Blue Ridge Parkway closed in parts of Virginia indefinitely due to shutdown

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AFTON, Va. (CBS19 NEWS) -- Over the holiday, hikers have been disappointed to find the Blue Ridge Parkway is closed at every entrance.

The road is covered by debris from an ice storm that happened in November, but with the government shutdown, it won't be cleared for a while.

Some hikers, like Jeff Tomlinson and Julie Gallagher, decided to walk to the trails from where the road is blocked off.

"We'd looked and we thought that it was actually supposed to be open, but I guess it's not," said Tomlinson.

He and Gallagher drove from Richmond together to go hiking.

"We made a big deal about planning this trip to come out today," said Gallagher. "Tried to make sure it was primed up for us to do a little bit of hiking. Came out and the park was open but not accessible."

The National Park Service left a notice at the Rockfish Gap entrance that said the area is open to the public, but no personnel will be available to provide guidance, assistance, maintenance, or emergency response. The federal agency urges extreme caution for anyone who does go in.

"We hiked a little bit back the other way on Blue Ridge Parkway but we weren't able to get very far," said Tomlinson.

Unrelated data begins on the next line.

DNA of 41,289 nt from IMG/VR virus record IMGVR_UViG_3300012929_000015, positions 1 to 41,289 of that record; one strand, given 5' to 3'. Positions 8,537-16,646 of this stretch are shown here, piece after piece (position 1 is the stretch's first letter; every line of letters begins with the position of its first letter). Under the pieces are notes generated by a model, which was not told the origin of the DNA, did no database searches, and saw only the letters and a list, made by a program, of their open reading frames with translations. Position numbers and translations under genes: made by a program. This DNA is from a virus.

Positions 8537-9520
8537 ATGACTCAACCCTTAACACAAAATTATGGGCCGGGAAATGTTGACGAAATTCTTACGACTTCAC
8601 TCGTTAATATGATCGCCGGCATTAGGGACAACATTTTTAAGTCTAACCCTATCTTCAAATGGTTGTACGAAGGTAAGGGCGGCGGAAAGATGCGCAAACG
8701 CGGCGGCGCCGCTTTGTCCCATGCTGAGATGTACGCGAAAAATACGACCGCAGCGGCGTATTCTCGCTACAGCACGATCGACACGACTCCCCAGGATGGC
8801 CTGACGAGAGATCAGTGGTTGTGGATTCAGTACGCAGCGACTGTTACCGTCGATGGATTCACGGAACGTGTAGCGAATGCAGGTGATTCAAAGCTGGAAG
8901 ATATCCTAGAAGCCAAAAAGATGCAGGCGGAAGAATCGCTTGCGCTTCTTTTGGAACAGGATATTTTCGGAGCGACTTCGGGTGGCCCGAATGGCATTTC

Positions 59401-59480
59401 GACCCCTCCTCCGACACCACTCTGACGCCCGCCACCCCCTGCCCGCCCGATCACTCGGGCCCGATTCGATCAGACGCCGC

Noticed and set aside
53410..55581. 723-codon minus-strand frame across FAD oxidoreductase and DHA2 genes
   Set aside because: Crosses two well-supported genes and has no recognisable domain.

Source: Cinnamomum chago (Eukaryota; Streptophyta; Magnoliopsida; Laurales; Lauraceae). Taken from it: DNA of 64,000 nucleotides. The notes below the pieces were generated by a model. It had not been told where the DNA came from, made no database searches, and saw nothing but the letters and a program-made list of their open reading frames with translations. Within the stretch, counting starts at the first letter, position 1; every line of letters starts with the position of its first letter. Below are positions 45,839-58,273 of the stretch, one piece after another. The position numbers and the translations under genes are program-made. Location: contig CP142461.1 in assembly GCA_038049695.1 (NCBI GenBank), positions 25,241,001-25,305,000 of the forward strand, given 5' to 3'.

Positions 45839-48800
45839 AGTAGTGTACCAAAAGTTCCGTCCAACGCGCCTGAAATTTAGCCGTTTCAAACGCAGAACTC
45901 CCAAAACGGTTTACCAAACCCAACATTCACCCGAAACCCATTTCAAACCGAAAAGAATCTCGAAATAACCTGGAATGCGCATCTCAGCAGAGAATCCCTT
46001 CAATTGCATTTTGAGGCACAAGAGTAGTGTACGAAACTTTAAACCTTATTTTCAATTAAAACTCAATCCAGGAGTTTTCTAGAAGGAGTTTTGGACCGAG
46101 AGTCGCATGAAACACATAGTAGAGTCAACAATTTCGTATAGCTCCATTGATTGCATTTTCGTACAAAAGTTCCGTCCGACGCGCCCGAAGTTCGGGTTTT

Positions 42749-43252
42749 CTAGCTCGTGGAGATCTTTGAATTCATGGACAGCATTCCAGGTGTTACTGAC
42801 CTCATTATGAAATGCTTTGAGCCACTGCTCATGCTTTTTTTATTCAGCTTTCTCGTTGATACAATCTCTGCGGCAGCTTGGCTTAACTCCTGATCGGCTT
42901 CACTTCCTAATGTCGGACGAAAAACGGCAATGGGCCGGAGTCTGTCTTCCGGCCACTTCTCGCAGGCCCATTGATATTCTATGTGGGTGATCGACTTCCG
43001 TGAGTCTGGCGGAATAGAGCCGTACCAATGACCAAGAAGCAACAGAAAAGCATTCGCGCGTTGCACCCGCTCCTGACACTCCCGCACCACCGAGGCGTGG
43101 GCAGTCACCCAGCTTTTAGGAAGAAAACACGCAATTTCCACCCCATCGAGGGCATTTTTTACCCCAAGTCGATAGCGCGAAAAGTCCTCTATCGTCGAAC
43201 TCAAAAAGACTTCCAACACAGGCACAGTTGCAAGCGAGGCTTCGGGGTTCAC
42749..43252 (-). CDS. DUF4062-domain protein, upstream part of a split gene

Gallagher said others have come too, but many did not bother to go past the barrier.

"There were tons of people coming off of the interstate and they just looped around and left," she said.

Mark Bales, who lives by the parkway, said the roads have been bad since the November ice storm.

"We had to get out ourselves and clear what we could," he said. "There's just too much debris in the road. And there's not anybody here to get the stuff cleared out."

Workers won't be able to clear the roads and trails until the shutdown is over, leaving outdoor lovers wondering when they'll be able to enjoy some hiking again.

"It's just a shame that the government couldn't get their act together enough to keep things like this open for everyone to enjoy," said Gallagher.

The combination of winter weather and the government shutdown means National Park Service staff will have a lot of work to do when they return.

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